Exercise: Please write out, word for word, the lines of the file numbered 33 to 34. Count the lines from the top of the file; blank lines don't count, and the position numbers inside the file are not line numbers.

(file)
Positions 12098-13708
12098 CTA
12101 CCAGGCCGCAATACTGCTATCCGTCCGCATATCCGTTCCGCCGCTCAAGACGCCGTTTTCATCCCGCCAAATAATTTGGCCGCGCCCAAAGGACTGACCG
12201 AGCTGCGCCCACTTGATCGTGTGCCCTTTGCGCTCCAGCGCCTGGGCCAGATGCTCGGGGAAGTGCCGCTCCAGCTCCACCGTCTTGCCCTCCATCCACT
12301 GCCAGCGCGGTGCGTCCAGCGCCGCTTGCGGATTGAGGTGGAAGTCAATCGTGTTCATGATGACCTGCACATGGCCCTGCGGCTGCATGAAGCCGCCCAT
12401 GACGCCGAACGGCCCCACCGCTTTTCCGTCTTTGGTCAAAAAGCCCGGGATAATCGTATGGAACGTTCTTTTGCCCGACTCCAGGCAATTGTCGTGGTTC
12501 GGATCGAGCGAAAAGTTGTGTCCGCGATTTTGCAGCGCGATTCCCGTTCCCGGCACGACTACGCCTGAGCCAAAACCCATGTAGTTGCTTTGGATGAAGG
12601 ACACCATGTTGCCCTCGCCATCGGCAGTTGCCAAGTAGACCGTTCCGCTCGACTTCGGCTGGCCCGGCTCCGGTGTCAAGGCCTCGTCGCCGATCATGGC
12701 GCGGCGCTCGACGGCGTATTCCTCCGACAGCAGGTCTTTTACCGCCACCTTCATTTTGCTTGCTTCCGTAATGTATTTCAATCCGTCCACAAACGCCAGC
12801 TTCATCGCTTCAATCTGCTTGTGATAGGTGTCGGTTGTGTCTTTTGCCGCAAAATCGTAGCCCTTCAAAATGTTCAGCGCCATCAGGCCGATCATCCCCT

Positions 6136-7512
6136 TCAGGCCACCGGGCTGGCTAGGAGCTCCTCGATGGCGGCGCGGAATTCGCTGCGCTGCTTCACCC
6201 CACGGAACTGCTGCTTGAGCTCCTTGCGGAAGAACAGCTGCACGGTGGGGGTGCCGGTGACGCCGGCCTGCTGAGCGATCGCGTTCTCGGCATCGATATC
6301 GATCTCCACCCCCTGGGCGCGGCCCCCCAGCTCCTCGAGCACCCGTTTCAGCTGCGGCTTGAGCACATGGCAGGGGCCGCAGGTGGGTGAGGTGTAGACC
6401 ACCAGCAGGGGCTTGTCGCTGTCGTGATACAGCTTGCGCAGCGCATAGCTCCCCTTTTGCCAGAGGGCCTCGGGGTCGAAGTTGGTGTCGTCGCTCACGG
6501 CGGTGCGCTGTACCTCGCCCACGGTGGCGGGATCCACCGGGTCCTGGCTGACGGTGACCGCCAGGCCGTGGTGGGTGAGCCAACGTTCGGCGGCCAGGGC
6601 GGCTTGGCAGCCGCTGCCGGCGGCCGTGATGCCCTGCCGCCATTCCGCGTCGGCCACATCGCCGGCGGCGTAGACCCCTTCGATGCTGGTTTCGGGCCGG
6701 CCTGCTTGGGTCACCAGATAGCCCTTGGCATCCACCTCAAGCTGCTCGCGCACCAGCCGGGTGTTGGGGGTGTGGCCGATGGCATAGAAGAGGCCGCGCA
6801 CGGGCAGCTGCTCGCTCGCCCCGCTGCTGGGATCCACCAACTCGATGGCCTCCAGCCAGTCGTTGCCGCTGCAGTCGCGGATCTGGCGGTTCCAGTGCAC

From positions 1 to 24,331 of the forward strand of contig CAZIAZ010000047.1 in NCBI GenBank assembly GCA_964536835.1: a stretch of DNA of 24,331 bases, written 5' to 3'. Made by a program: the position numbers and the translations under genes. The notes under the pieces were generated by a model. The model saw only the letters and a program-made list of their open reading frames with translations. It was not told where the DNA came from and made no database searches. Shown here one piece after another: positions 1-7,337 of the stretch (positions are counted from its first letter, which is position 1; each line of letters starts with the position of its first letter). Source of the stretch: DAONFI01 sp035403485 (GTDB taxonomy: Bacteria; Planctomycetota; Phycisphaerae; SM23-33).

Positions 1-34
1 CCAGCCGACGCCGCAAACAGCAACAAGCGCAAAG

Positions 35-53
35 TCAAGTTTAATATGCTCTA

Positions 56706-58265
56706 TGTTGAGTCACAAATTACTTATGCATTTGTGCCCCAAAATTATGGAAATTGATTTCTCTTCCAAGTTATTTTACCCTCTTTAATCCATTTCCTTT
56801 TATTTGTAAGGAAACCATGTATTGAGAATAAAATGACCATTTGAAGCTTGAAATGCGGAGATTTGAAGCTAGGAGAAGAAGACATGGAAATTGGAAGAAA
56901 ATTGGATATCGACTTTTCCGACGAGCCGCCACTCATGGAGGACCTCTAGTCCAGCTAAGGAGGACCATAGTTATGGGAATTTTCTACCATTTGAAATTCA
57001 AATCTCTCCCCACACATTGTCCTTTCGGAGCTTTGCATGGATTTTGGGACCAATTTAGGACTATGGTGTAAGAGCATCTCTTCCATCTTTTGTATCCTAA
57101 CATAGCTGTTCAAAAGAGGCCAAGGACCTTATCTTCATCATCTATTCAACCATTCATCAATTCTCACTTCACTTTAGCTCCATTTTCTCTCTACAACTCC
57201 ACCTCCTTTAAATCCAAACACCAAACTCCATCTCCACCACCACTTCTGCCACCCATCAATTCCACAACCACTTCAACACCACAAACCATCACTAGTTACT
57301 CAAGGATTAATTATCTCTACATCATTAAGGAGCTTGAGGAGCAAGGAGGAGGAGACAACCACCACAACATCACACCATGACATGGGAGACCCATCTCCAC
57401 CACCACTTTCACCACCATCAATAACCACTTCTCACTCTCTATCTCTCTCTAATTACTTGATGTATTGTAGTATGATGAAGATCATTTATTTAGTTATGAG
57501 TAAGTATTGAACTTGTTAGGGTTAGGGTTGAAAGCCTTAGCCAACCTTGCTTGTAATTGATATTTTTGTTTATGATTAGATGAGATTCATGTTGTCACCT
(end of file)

57401 CACCACTTTCACCACCATCAATAACCACTTCTCACTCTCTATCTCTCTCTAATTACTTGATGTATTGTAGTATGATGAAGATCATTTATTTAGTTATGAG
57501 TAAGTATTGAACTTGTTAGGGTTAGGGTTGAAAGCCTTAGCCAACCTTGCTTGTAATTGATATTTTTGTTTATGATTAGATGAGATTCATGTTGTCACCT